LAS VEGAS (FOX5) -- Organizers of Electric Daisy Carnival, the largest electronic dance music festival in North America, were hopeful they could pull off the event next month.
But now that they've announced that the festival is being pushed to October, many who had their hopes up had to be let down just one month ahead of schedule.
Weeks ago, EDC’s founder and CEO Pasquale Rotella said the event would still happen in May, and that it's safe to book accommodations.
"So we were just like okay, so it's gonna be on,” said Julio Larrea, an EDC ticketholder who lives in New York.
But when the county’s proposed COVID-19 restrictions were announced Tuesday, Rotella had to face the music, and so did the many ticketholders, artists and workers.
"It's just like, 'Oh, well what am I gonna do now?'" said Larrea. “Me and my girlfriend … we were watching videos on what to do in Las Vegas.”
Now Larrea and his girlfriend are left deciphering the fine print on their airline boarding passes.
"To change the flights or even cancel them, there's like a nonrefundable or a change fee that I have to pay. It's $128 from Spirit, which is pretty much half of what I paid for the tickets,” said Larrea.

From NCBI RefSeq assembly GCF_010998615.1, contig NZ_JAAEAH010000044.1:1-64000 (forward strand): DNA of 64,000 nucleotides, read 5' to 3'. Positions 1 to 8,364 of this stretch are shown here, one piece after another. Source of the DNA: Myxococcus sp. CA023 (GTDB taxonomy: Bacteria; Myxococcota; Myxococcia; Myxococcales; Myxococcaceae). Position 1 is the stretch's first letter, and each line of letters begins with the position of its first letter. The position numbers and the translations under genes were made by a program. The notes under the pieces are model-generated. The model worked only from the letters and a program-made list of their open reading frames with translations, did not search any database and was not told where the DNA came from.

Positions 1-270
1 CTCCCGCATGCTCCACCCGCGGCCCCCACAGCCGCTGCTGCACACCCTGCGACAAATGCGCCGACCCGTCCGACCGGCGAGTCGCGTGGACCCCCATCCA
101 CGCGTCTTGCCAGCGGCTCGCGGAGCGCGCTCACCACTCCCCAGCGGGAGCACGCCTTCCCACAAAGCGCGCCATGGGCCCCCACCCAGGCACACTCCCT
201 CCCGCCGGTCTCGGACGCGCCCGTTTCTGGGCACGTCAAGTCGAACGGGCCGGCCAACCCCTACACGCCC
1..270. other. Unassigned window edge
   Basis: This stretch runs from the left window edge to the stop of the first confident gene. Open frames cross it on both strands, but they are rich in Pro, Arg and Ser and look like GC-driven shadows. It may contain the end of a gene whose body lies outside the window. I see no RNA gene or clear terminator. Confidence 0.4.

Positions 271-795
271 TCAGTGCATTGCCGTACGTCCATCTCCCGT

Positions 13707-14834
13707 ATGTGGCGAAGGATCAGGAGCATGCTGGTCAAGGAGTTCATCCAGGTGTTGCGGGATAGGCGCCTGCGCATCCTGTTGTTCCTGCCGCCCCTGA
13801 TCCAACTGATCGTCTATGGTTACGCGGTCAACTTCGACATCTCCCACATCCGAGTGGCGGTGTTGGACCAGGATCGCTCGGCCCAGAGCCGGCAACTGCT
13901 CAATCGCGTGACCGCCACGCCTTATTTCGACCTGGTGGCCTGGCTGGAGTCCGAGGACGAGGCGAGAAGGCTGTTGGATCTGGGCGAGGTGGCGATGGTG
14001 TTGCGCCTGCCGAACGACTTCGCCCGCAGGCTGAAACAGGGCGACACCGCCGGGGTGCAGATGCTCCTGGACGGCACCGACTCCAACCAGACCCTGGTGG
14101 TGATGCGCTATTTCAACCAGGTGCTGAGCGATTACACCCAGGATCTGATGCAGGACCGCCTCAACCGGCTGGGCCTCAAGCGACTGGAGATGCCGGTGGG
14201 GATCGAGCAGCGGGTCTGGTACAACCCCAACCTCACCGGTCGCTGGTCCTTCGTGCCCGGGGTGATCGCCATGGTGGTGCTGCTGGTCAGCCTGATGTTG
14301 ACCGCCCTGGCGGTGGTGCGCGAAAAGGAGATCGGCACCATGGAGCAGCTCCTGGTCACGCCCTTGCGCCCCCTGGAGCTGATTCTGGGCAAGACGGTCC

Then there's ticketholder Nathan Alvarado, who said he is having a similar problem with his American Airlines booking.
"I was on their website for an hour and thirty minutes already, waiting to cancel my flight but nobody's getting with me,” said Alvarado.
But it's not just festivalgoers losing money in all this. It's also festival workers: more than 160 members of the IATSE Local 720 union were slated to work this event, according to the labor union’s president, Phil Jaynes.
"That was gonna be the first big show that we had where we were gonna have a lot of people out there,” said Jaynes. “We were gonna have more than 160 people out there ... It's unfortunate. Obviously we're used to bad news at this point."
Those workers were preparing to start loading in the festival in the next couple weeks.
Jaynes said he’s not surprised it was canceled due to the situation Las Vegas is in with COVID-19. He also said IATSE 720’s members are disappointed the festival won't happen in May after all the postponements they've already faced this year.
"Luckily the unemployment insurance is still going on, so that's floating them,” said Jaynes. “But this was gonna be the start.”
He said event workers would have made a good amount of money—money that is long overdue.
“Because it's spread over a couple weeks of load-in, and you're putting in long hours. So, it's a nice little chunk of change,” said Jaynes. “It's unfortunate that it happened, but, we'll be ready for World of Concrete.
World of Concrete is slated to take place June 8 through 10. If all goes well, it'll be the first large-scale tradeshow approved to return with more than 500 exhibitors.
EDC is now scheduled to take place October 21 through 24. Tickets will automatically be transferred to October, though you can also request a refund.